Labral Tear and Hip Arthroscopy 101

Thanks for checking out the blog!

Since I had my surgery, I have had multiple emails wanting more answers and thanking me for telling my story. I found that when I had surgery, there were little answers out there other than medical studies.

I decided I should combine the posts in one place to make it easier for you to follow. If you came here looking for the reality of what this surgery is like, you came to the right place. Not everyone’s injury and surgery is the same, but this should give you some guidance.

I was initially injured in January of 2013 at the 3M 1/2 Marathon. The pain literally brought me to my knees in the middle of the race and my hip was swollen within a few hours of finishing the race. I struggled with IT band and glute issues for several years, and I now wonder if it was all coming from the issues in my hip.

I had an MRI with an injection to see if the pain would go away and was given PT for 4 weeks to initially see if it was actually the tear or weak glutes causing the pain. IMG_2931

The pain did not go away and I then had to get a hip arthogram and have dye injected into my hip and have another MRI. I didn’t really trust my doc at Emory and decided to find another one who came highly recommended, Dr. Jon Hyman (he trained under Dr.Byrd who is one of the experts in hip surgery/issues in Nashville).

Within a few minutes of my appointment with Dr. Hyman, he told me what I didn’t want to hear. It was time to have surgery. The pain would never go away, it could flare up and be painful or be okay…but if I didn’t have surgery I would have to spend the rest of my life running as best as I could with pain on and off. That wasn’t worth it to me and I decided to have surgery.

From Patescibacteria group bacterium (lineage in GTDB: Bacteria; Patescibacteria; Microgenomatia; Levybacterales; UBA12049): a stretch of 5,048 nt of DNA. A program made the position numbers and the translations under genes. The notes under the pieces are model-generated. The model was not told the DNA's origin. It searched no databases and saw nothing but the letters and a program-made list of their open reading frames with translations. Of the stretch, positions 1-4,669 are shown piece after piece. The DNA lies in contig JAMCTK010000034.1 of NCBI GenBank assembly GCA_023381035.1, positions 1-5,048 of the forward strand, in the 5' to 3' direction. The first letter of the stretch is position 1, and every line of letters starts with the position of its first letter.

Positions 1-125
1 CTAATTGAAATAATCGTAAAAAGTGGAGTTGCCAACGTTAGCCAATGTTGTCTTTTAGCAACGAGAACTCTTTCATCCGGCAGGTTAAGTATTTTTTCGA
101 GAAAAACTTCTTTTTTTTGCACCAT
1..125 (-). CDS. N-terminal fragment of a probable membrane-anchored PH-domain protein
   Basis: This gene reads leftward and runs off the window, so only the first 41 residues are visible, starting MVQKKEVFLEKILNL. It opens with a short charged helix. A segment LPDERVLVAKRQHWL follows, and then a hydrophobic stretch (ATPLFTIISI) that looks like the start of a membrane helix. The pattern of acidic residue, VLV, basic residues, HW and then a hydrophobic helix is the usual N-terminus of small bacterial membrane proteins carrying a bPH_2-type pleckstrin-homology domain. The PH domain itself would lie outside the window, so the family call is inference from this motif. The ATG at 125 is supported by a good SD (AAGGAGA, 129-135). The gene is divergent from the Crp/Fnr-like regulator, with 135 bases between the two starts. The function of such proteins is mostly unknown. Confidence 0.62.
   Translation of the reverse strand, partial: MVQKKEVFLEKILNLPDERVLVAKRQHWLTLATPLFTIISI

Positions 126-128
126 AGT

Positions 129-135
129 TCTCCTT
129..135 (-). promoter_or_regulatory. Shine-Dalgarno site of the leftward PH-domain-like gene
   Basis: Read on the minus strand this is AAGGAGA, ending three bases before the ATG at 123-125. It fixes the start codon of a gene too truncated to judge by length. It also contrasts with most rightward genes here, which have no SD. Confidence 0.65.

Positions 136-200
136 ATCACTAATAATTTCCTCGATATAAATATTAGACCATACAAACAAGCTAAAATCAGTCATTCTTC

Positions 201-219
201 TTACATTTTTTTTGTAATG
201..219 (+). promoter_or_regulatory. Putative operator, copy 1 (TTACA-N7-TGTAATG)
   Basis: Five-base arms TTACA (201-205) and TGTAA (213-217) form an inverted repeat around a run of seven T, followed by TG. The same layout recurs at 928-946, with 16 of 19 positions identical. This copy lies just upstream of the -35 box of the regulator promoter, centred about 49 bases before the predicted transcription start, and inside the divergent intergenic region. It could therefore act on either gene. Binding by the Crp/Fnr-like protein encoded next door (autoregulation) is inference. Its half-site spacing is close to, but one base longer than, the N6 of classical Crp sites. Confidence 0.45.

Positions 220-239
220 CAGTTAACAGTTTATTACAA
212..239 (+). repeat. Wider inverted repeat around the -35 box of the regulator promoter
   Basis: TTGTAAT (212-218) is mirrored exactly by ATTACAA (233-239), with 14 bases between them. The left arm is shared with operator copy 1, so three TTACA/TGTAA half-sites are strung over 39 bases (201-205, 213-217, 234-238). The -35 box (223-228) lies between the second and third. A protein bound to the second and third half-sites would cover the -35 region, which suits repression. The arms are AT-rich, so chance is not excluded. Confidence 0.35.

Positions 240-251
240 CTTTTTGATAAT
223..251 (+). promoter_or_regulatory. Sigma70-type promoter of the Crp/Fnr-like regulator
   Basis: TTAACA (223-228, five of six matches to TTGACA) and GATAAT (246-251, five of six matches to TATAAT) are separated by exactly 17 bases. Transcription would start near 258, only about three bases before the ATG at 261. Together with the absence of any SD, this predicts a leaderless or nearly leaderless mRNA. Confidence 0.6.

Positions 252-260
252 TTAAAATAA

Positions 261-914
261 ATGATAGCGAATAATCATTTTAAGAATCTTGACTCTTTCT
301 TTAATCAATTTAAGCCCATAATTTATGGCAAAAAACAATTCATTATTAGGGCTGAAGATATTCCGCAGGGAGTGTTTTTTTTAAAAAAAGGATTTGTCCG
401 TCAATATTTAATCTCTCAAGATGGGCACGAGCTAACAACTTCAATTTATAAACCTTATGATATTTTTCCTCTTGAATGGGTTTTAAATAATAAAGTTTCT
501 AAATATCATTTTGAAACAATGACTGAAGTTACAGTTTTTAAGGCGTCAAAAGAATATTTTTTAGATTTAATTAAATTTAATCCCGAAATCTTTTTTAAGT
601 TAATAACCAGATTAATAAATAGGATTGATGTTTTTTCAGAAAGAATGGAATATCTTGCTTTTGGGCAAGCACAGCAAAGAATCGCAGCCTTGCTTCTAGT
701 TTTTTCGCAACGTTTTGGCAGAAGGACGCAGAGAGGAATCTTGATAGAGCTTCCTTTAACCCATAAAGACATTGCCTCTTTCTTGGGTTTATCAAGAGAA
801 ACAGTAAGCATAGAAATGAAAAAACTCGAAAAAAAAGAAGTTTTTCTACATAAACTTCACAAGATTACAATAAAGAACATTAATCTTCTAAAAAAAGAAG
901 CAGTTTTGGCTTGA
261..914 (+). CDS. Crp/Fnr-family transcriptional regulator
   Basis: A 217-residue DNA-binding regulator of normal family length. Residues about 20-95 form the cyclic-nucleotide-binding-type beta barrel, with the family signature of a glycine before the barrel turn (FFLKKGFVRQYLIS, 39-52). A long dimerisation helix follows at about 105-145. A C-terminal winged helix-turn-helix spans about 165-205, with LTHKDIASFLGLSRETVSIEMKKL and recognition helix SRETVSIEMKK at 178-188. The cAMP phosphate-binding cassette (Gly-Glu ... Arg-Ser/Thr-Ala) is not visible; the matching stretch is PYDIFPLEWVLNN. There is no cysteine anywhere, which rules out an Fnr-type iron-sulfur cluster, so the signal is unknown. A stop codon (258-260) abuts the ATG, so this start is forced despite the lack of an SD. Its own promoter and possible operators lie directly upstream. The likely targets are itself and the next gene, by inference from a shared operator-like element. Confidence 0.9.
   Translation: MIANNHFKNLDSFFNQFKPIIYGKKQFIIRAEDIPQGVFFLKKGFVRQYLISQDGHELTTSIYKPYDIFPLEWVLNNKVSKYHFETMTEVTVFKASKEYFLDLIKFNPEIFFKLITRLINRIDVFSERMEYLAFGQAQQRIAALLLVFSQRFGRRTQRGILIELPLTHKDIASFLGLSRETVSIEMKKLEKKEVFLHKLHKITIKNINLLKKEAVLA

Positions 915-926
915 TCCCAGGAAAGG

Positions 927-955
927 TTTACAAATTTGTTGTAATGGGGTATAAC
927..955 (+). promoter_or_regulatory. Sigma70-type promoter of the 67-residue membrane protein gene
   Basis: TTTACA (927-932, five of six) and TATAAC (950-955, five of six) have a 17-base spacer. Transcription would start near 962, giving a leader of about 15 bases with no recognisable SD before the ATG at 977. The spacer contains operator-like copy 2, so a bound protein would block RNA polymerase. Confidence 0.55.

To be clear, RUNNING DID NOT CAUSE THIS INJURY. I had extra bone that rubbed against the labrum. I scheduled my surgery for April 9th, 2013 and Dr.Hyman would shave down the bone and the tear. I had a mild freakout before the surgery (and you can see pics of my MRI and the bone that was sticking out).

To say that the surgery sucked is an understatement (honestly, almost a year later I had forgotten how bad it was until I read my post again). Had I not had my wonderful family, I would’ve been way worse off. You forget how much you do until you can’t. I was very lucky that my labrum wasn’t detached and that saved me an additional 2 weeks on crutches (only had to do 2) and it made my PT go by faster.

The legasus. 3 hours a day and sleeping in it. MIZ.
The legasus. 3 hours a day and sleeping in it. MIZ.

The first few weeks were pretty tough, emotionally and physically.

I did my best to track each week post op so that I could follow my progression. You can see over time that I was able to add exercises and time to exercises (you will get tidbits of my life in some of these posts-not just hip info, so you may have to scroll through some).